Bishop’s Letter – 29th June 2018

Bishop Richard writes…..

29th June 2018

Dear Friends,

With the creation of the new Archdeaconry of the Gwent Valleys, I have been reflecting on the legacy of the mining industry which has shaped the work and culture of the area around us.

Earlier on in the year, I dedicated a new stained-glass window in Risca to commemorate the mining disaster that took place in 1860 when 146 men and boys lost their lives.  At one level, it is obviously a very long time ago but the original memorial had deteriorated and local people wanted to still remember and there is a great deal to remember. The cost of lives, social deprivation and a scarred landscape still remain.

As many of you know, I served as Vicar in Cwmtillery and Six Bells. Although my ministry was 30 years ago, I can still recall the conversations relating to the accident of 1960 in Six Bells when 45 men lost their lives.  It is a common story across South Wales where it is it estimated that over 6000 miners died in accidents in the 19th and 20th centuries.  We also remember the widows and children whose lives would never be the same.  We also remember those with mining related illnesses whose quality of life was impaired and shortened. It is a national story as many came from across the UK for work.

And we remember in different ways. There are the national museums such as Big Pit and the sculptures like the Guardian. While these are outwards signs of suffering, loss and human cost, we must remember that they are also signs of pride, of human resilience, of companionship and of community strength.

Remembering can be difficult. Many, reflecting after the closing of the mines, said it was a time of exploitation. Idris Davies, the poet, spoke of Monmouthshire as the place ‘greed was born.’  While that is too harsh an assessment, it is true there were many instances of injustice where workers were seen as a commodity. Of course, this was not confined to the South Wales minefield. Factory and mill workers in Northern England also bore the brunt of others prosperity. Business came first.

But all was not bad. The valleys are loved by those who live in them.  There is laughter and great spirit as well.


In the places of my boyhood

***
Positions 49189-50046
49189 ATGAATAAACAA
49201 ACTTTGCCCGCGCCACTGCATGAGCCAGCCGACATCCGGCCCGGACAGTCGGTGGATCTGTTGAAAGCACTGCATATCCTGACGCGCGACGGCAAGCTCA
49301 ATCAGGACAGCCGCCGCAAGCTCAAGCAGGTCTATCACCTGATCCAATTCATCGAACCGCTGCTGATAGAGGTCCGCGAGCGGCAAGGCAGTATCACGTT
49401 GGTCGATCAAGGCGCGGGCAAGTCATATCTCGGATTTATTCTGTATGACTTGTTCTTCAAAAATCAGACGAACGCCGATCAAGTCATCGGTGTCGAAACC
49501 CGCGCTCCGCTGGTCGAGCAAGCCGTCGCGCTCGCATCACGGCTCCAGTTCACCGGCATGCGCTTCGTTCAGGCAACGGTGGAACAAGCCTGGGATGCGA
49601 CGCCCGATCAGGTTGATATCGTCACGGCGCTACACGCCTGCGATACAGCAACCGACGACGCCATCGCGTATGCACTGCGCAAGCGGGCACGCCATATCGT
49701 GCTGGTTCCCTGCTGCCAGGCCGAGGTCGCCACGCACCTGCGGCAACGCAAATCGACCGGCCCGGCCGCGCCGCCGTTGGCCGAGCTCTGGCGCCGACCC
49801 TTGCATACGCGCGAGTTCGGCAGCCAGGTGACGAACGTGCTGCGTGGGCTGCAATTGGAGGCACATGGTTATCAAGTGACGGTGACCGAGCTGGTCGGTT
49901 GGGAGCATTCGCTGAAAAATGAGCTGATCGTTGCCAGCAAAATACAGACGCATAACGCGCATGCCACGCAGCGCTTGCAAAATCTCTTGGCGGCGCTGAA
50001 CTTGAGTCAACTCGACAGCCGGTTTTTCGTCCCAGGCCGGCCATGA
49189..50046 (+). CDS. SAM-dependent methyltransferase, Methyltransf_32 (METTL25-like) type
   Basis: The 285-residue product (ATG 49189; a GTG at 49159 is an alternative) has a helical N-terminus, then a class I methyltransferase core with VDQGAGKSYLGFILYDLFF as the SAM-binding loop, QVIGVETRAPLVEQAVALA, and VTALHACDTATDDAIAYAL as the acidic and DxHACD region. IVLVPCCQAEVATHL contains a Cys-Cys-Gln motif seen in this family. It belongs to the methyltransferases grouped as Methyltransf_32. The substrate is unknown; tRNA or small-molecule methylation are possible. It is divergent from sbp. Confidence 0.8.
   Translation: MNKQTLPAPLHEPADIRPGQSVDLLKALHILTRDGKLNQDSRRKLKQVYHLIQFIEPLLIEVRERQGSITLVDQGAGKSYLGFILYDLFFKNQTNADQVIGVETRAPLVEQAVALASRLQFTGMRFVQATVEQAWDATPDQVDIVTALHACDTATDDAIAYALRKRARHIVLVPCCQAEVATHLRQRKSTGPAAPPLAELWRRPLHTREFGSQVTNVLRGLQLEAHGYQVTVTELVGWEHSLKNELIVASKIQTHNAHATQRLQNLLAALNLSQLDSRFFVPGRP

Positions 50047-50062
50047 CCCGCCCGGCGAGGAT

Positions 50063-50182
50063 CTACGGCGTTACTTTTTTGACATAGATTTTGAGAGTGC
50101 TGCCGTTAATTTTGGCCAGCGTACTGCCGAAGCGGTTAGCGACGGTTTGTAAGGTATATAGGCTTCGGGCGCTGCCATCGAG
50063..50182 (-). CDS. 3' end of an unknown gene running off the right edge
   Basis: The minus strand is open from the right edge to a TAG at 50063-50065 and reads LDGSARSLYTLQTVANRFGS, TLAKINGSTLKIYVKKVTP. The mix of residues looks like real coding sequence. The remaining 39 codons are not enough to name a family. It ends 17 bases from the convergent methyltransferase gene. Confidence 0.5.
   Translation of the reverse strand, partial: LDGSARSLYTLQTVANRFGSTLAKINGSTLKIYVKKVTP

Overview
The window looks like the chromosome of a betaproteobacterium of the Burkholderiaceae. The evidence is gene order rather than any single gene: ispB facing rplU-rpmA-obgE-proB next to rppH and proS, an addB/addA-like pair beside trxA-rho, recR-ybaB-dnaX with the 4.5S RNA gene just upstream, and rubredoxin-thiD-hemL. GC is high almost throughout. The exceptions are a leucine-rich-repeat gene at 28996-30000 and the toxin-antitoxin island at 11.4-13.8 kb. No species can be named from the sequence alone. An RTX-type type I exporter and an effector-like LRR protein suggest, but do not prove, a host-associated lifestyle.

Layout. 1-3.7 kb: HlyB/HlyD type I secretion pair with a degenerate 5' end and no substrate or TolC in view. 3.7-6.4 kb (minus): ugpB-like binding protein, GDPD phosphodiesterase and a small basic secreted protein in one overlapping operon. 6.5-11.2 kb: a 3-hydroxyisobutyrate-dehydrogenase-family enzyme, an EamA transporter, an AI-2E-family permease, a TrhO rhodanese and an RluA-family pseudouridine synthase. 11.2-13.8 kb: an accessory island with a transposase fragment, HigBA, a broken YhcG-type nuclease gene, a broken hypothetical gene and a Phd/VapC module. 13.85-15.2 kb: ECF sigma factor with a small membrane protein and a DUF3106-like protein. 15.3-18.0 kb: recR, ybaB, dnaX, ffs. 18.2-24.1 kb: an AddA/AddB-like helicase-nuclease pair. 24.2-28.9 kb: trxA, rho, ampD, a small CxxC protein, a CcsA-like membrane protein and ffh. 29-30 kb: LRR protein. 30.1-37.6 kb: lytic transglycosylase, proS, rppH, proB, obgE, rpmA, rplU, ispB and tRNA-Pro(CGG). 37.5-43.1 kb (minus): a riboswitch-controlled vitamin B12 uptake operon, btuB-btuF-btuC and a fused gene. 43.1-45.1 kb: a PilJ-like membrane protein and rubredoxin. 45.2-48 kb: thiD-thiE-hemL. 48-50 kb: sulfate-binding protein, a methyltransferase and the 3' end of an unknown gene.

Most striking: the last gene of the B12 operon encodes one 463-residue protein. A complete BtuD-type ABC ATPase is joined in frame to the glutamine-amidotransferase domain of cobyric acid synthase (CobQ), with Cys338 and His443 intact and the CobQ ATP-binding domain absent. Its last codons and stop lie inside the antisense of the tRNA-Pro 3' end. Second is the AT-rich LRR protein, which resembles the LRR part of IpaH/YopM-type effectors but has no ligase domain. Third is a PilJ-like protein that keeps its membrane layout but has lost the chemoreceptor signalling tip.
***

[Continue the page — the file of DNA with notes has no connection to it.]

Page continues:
The pit-wheels turn no more
Nor any furnace lightens
The midnight as of yore.

The slopes of slag and cinder
Are sulking in the rain
And in derelict valleys
The hope of youth is slain.

And yet I love to wander
The early ways I went
And watch from doors and bridges
The hills and skies of Gwent.

In Gwalia, my Gwalia,
The vandals out of hell
Ransacked and marred forever
The wooded hill and dale.

They grabbed and bruised and plundered
Because their greed was great
And slunk away and purchased
The medals of the state.

And yet I love to wander
the early ways I went
And watch from doors and bridges
The hills and skies of Gwent.

Though blighted be the valleys
Where man meets man with pain
The things by boyhood cherished
Stand firm and shall remain.


Idris Davies from Rhymney


Miners cannot be remembered only as victims. They were men of their age and context but also ordinary men, family men, making a living. It was hard work and they were brave and hardy.  We give thanks for them and for the valley communities they shaped.

Celebration of the new Archdeaconry of the Gwent Valleys and the Installation of the new Archdeacon, Newport Cathedral

Saturday, the 7th July marks the historical creation of the New Archdeaconry and the licensing of the Reverend Canon Sue Pinnington MBE. As this is a ticket-only service, please let us know if you have not received your ticket(s) in the next few days as they have now all been sent out.

Please remember all Diocesan Clergy and Lay Ministers are expected to robe. Please wear cassock, surplice, scarf and hood as appropriate. Please be at the Cathedral by 3:30pm to robe in either the Dean’s Vestry or the Cathedral Hall as your ticket states. We ask that all others arrive by 3:45pm to ensure there is enough time to find your seats so that the service may start promptly at 4:00pm.


The Reverend Graeme Carby is retiring from Cyncoed Ministry Area this month.  Graeme has served for over twenty years in Cyncoed and is a well-loved priest. Graeme has played a significant role in St David’s Church in Wales School and was chair of Governors for many years. We worked out that Graeme has had a positive impact on over 5,000 pupils!  He leaves with our blessing and gratitude.

Reverend Sally Ingle-Gillis has been Licensed as Curate in Charge of the Wentwood Ministry Area. Also, two Licensed Minsters (Readers) join the Ministry Team. David Harper was newly Licensed, and June Powell was licensed to the Benefice following her move from Tredegar. We wish them well in their new ministry as well as the Reverend John Waters and Kay Denly (ordinand) who are already part of the team.

 Commissioning of Kathryn Stowers

 You may remember that Kathryn Stowers, our previous communications officer, left the diocese to train as a Salvation Army Officer. I am pleased to share that she will be making her covenant vows on Thursday, 5th July. I know Kathryn would dearly love to hear from her colleagues and friends at this particular time. Any words of encouragement and wisdom would be very helpful indeed and gratefully received. Please post these to Bishopstow for the attention of Kathryn and Veronica will ensure Kathryn receives them.

After the commissioning and end-of-term celebrations, Kathryn, Matthew and Menna will be moving on to Eston. Kathryn loved working with us and keeps us all in her prayers.

Bishop Richard